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Israel ready to host up to 25,000 Ukrainians, give 5,000 temporary visas to non-Jewish refugees

Interior Minister Shaked announces that 16,000 Ukrainians already in the country can remain and potentially work in Israel

Israeli Interior Minister Ayelet Shaked holds a press conference at the Knesset, Mar. 8, 2022. (Photo: Yonatan Sindel/Flash90)

Israeli Interior Minister Ayelet Shaked on Tuesday presented the country’s new policies on absorbing refugees from Ukraine saying that 20,000 Ukrainians currently in Israel and another 5,000 additional refugees will be given temporary visas. 

Israeli news outlet Ynet reported that 3,456 refugees have arrived in Israel since the onset of the Russian invasion – 151 of whom were refused entry. Therefore, Shaked’s announcement means that fewer than 2,000 additional refugees can come to Israel. 

Under the new emergency guidelines, Ukrainian refugees will get a temporary visa, valid for three months only. If the war is prolonged, the visa can be extended and include work permits as well. 

In another policy change, Jewish-Ukrainian refugees that are eligible for citizenship under the Law of Return, will no longer have to make a deposit of 10,000 shekels (around $3,125) at the airport – a request that was highly disputed by government ministers.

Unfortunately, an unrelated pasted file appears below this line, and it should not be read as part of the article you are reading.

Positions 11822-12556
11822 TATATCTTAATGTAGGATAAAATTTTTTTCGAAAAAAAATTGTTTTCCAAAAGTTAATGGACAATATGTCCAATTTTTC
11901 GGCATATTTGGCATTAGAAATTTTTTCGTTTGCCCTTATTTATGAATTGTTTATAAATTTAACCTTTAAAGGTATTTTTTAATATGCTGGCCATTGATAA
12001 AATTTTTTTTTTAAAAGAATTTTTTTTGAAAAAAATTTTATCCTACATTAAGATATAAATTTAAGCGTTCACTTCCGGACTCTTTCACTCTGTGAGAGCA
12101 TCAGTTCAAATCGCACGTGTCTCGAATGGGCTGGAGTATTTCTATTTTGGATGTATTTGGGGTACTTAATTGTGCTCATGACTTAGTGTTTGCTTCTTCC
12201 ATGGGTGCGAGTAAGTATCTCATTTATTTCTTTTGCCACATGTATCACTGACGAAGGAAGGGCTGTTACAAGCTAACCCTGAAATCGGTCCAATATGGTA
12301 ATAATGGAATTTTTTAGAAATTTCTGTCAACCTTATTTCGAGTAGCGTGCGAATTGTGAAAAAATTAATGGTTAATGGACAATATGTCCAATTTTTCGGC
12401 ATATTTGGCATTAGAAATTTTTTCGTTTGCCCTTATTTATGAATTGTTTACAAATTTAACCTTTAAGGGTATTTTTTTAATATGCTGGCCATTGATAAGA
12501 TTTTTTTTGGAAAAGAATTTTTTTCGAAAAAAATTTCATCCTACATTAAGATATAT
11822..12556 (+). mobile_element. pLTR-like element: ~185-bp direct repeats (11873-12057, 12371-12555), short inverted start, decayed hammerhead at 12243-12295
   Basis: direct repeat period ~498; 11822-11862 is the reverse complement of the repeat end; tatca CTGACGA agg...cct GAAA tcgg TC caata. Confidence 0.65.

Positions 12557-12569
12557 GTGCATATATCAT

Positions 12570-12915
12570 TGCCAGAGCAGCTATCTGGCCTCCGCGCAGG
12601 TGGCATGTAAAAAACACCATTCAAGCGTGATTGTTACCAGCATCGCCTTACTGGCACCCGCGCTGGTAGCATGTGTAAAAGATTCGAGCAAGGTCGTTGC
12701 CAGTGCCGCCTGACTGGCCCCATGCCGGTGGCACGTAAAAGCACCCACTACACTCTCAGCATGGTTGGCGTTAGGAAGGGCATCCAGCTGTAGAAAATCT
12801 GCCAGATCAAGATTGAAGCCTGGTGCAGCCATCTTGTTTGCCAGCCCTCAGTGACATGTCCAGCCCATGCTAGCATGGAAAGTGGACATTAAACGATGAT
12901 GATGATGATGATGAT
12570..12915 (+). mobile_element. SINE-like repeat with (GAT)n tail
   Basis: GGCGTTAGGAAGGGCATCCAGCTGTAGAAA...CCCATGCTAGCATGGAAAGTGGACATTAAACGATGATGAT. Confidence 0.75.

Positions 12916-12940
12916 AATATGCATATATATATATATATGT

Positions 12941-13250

Once Israel reaches its quota of an extra 5,000 Ukrainian non-Jewish refugees, every Ukrainian citizen who wishes to come to Israel will have to fill out a form on the Foreign Ministry’s website and wait until another Ukrainian decides to leave. 

Shaked mentioned that Israel is dealing with a unique challenge, since tens of thousands of Jewish Ukrainian refugees are expected to move to Israel in light of the fighting in Eastern Europe. 

“Israel is preparing to host, according to estimates, around 100,000 Jews eligible under the Law of Return and their families running away from the battle zones,” she said. 

Shaked added that overall, “Israel will host up to 25,000 Ukrainian citizens temporarily.” 

That number is in addition to Ukrainian Jews expected to make aliyah (immigrate to Israel) due to the invasion. 

Tal Heinrich is a senior correspondent for both ALL ISRAEL NEWS and ALL ARAB NEWS. She is currently based in New York City. Tal also provides reports and analysis for Israeli Hebrew media Channel 14 News.

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